Say hello and wave goodbye!

About the author

Our guest authors are what make PR Place such a vibrant hub of information, exploration and learning.

This is an article by Jane Crofts

When I first ‘retired’ some 9 years ago I left full time salaried PR work with no idea of what I might do next.

I thought about consultancy but my heart was not in it.

Then by chance an email popped into the inbox from the University of Lincoln asking if I fancied doing a ‘bit of lecturing’ – I had often done visiting speaker slots over the previous 10 years.

So I toddled along for a chat on a Thursday and by Monday found myself in a seminar room at 9am to meet my first group of final level students to discuss the delights of crisis management counselling.

I can recall my first words at 9am…. “Hello, my name is Jane and it’s my first day. Bear with me and I hope to get the hang of this!”

I got the hang of it and I really enjoyed it!

The PR programme was based in the Business School at that time alongside its close relations of advertising and marketing; there was a wide range of combinations students could study as well as the single honours programme.

As ever in large organisations change was constant and the single honours programme went on hold and we focused on the joint programmes. Then another change came along and PR moved to the then School of Journalism where the single honours programme was re-vitalised and the only joint on offer was with journalism.

It now sits in the School of English and Journalism but still does not have its own ‘credit’ in the title. Oh, and the Business School are also making noises about some closer working across the low walls of the Colleges and Schools here at Lincoln. What goes around comes around.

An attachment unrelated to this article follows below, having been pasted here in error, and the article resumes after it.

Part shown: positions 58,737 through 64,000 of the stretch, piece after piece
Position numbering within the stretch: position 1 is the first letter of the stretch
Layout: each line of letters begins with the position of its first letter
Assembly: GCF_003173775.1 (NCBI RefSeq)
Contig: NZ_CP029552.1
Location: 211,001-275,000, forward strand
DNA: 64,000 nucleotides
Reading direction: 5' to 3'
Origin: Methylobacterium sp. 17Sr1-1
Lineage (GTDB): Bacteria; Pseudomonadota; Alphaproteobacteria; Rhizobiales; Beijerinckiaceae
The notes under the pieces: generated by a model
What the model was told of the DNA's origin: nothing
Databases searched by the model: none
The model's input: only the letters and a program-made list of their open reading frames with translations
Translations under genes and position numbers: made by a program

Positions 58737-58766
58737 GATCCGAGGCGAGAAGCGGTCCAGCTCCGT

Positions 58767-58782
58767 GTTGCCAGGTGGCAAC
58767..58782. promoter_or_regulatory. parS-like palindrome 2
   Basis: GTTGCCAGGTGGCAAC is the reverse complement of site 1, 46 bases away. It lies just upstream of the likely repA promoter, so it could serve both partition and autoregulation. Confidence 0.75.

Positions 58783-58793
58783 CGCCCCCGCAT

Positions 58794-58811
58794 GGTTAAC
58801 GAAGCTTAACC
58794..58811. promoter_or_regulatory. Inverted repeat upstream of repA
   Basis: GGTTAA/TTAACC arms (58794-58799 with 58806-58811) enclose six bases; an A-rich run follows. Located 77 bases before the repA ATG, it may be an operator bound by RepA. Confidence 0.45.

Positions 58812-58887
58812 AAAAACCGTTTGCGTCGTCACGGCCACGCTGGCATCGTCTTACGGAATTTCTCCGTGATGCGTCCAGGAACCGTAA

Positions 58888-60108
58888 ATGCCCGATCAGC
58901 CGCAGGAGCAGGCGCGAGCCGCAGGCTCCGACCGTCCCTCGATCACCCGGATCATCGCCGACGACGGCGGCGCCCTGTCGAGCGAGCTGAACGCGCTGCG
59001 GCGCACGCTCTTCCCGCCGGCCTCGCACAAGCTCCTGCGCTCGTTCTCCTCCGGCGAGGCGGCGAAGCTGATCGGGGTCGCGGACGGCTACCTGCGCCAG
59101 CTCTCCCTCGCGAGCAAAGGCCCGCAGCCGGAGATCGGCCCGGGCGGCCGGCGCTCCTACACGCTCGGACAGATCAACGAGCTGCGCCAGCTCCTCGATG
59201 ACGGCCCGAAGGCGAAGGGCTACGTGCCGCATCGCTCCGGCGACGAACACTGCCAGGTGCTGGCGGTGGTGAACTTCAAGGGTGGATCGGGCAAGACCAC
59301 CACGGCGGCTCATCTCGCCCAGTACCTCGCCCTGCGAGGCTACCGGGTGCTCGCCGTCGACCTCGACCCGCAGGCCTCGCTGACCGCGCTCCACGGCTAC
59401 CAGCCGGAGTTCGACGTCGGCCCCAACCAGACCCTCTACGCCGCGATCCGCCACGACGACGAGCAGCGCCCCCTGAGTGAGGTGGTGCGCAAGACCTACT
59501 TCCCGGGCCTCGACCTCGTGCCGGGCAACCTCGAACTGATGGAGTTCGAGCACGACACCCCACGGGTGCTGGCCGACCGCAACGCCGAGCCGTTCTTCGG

It is now time for me to retire again.

I am leaving on a high, the new courses have settled in well – the Guardian ranked us in the top five schools (the four above only offer journalism) and I feel I have done a reasonable job recently as course leader – oh yes, that ‘bit of lecturing’ turned into quite a bit more over the 9 years although I stubbornly refused to return to fulltime employment!


I regret that I never embraced the research agenda – something that PR lacks if it is to become a robust subject in universities.

I focused on what I knew I could do well – linking my practice with the theoretical base of a degree. It took me a while to get my head round it not being a training course for would be PR practitioners.

At university the course has to take account of the theory, the thinking, the reading about communications and the manipulation of the masses – is that what PR is?

Yes, we need the students to be employable so my style was to relate the assessments to both theory and practice: encourage work experience, create opportunities for work experience, have a placement year; but never to lose sight of the undergraduate experience of a robust dissertation as the pinnacle of their studies.

I feel I have succeeded if I see students heading across the dais at graduation who I know are filled with curiosity, take nothing at face value and who are eloquent in their arguments.

Some will be the back room workers; some will be the prima donnas of PR. Some will become teachers, nurses, probation officers, who knows? I really do not mind so long as they are happy in the end and remember the ‘Granny Test’ – can you look Granny in the eye and tell her what you did today?

Where does PR belong?

A burning question for many colleagues is where should PR sit – Business School or Journalism School?

Working in both I have seen advantages and disadvantages on both sides. In a Business School the art of writing good copy is neglected and the chance to experience TV and Radio first-hand is limited. In a School of Journalism the business skills are diluted in favour of telling a story.

I think universities need to grow again in a different way and ditch their silos of academia and allow much more working across low walls – as promised at Lincoln.

In a Business School PR gets confused with marketing and in a School of Journalism they think PR is just about writing news releases.

PR needs input from business, journalism, media and I also believe philosophy, psychology and politics need adding to the mix. It is a diverse profession that needs a diverse approach and it needs to develop strategic thinkers for both the public and private sector. It also needs to get to grips with some decent research – especially into robust evaluation and measurement to give it that rightful place in organisational strategy.

As to the future – I really wish the practice of PR well. It has its own demons to lay to rest – journalists do not make the best practitioners – Campbell, Coulson, Clifford.

The two professional bodies need to accept there is only room for one, do the job properly for existing practitioners and support the talent coming through from the universities.